E-Space sheds more light on sustainable megaconstellation plan
COLORADO SPRINGS — Megaconstellation startup E-Space is preparing to deploy the first of potentially hundreds of thousands of satellites on a Rocket Lab mission slated for no earlier than April 19.
Three E-space prototypes are part of the 34 payloads that Rocket Lab said April 5 are on the upcoming mission, including satellites for Alba Orbital, Astrix Astronautics, Aurora Propulsion Technologies, Unseenlabs and Swarm Technologies.
Rocket Lab will also attempt a mid-air helicopter capture of its Electron launch vehicle for the first time after the flight. The launch is set to commence within a 14-day window starting on April 19 and represents a major step in Rocket Lab’s plans to make the rocket reusable.
For E-Space, its prototypes will “validate and demonstrate our new technologies around guidance and control systems,” founder Greg Wyler said in an interview at the 37th Space Symposium in Colorado Springs.
These systems have been designed to support satellites that have significantly smaller cross-sections than other low Earth orbit (LEO) broadband constellations, according to Wyler.
He declined to discuss dimensions but said smaller satellites are a key part of E-Space’s goal to develop a sustainable megaconstellation. Their size reduces the potential for collisions and the debris created if there is an impact.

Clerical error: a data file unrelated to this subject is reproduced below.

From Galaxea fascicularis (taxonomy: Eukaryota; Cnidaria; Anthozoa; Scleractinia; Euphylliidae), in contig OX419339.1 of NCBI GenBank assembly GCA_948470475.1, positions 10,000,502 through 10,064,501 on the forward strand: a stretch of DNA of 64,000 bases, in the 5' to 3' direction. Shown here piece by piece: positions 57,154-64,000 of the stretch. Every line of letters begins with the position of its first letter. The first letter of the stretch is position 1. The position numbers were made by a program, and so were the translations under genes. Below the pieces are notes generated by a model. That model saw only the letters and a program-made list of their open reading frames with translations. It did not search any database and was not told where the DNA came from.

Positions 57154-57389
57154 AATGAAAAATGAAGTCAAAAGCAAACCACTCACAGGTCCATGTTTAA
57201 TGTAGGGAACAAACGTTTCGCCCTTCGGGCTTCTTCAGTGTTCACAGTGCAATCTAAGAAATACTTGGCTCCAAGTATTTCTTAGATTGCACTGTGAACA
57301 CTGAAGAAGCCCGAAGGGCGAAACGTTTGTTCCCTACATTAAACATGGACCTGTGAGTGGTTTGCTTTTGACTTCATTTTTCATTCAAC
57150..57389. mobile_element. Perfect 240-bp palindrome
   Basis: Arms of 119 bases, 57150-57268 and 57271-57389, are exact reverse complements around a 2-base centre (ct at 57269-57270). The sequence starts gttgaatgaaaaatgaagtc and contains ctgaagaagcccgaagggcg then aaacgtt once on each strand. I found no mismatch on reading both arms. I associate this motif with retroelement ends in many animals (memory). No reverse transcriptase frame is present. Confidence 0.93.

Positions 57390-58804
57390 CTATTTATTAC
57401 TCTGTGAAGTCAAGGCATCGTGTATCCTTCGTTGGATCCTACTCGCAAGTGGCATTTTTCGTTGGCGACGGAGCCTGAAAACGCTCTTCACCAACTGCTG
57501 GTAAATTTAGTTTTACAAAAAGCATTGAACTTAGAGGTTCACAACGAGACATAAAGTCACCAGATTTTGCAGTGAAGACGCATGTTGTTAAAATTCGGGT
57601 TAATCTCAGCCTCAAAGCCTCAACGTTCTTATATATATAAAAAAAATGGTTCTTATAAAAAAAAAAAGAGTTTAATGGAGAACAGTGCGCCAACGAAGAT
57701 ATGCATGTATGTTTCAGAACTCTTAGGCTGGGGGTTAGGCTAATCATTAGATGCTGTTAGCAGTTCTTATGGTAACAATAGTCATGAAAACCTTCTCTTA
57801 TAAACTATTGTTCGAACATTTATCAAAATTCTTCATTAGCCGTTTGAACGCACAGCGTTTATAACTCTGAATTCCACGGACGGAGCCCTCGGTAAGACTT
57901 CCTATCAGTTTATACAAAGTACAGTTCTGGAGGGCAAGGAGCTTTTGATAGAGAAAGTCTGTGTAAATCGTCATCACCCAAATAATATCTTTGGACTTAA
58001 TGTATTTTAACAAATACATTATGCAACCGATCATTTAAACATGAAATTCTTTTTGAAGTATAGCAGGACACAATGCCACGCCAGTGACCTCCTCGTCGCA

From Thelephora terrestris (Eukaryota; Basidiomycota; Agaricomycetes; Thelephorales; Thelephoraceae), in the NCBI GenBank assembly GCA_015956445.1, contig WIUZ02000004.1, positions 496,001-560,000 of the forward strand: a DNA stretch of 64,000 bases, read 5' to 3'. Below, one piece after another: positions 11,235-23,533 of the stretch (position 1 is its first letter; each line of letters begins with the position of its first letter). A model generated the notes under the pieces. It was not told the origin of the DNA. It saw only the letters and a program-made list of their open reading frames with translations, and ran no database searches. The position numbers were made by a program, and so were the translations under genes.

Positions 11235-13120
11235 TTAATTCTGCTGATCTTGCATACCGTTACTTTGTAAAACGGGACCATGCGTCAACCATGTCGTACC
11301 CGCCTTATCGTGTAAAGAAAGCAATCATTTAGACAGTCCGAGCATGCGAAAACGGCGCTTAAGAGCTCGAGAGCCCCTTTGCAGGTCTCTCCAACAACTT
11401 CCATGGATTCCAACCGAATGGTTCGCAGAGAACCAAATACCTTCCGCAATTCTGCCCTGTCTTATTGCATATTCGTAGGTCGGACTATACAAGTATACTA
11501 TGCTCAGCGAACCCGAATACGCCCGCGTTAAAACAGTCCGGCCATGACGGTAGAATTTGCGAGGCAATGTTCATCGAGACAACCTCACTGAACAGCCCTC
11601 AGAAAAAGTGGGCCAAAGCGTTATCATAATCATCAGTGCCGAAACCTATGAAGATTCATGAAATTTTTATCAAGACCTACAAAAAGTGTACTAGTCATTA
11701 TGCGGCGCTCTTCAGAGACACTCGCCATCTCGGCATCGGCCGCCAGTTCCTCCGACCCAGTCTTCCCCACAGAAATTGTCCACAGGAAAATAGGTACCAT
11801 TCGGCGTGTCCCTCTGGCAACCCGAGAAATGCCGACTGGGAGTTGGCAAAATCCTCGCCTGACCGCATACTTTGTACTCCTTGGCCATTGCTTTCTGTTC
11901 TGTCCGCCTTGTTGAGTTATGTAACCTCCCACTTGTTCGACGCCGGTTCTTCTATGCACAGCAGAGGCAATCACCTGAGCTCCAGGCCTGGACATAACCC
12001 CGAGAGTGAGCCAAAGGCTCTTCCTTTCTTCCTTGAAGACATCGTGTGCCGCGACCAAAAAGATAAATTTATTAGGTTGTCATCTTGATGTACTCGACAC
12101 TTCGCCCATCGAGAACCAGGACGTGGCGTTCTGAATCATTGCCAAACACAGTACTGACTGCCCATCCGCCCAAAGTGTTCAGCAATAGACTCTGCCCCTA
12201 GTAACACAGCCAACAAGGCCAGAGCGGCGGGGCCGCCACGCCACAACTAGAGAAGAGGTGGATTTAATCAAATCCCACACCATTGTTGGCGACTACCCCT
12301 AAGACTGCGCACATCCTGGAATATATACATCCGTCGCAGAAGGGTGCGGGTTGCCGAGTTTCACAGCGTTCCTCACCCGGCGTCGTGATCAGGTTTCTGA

Despite having Rwanda-backed spectrum filings for 300,000 satellites, Wyler says E-Space will ultimately have a net positive impact on the space environment. In addition to providing broadband services, its spacecraft will one day be able to capture and de-orbit debris too small to track.
By December, Wyler said the venture plans to deploy “less than 10 satellites” that will be closer to its final design.
“We’re going to be demonstrating other features in December of more of a production unit,” he said, “and if the production units meet our goals, then we’ll go into serial production in 2023.”
However, a debris de-orbit capability the venture has yet to disclose will not be part of the satellites it is planning to launch this year.
“The ability to capture and de-orbit these debris between one and 10 centimeters is something that is part of our goal, it’s something we’re working on, we think we’ll get there — it’s not a necessity for our system,” he said.
According to Wyler, the system is also designed to continue operating in “a high-debris environment” that would follow a Kessler Syndrome event, where in-orbit collisions produce debris that leads to more collisions.
“I’m assuming the worst, and we’re designing a system that will function in that environment,” he added.
Growing the business
E-Space announced $50 million in seed funding in February that Wyler said funds the startup up to serial satellite production next year.
The startup has grown its team to “close to 50” employees spread across France, Boston, Washington, and California, he said, and plans to reach around 200 by the end of 2023 to help the company ramp up.
Wyler also founded megaconstellation startup OneWeb, and plans to leverage the experience gained in setting up a high-volume facility in Florida for the company that was designed to produce up to two satellites a day.
“Once we get our satellites up, and they function and do what we hope they do, then I don’t think the funding will be a challenge,” Wyler added.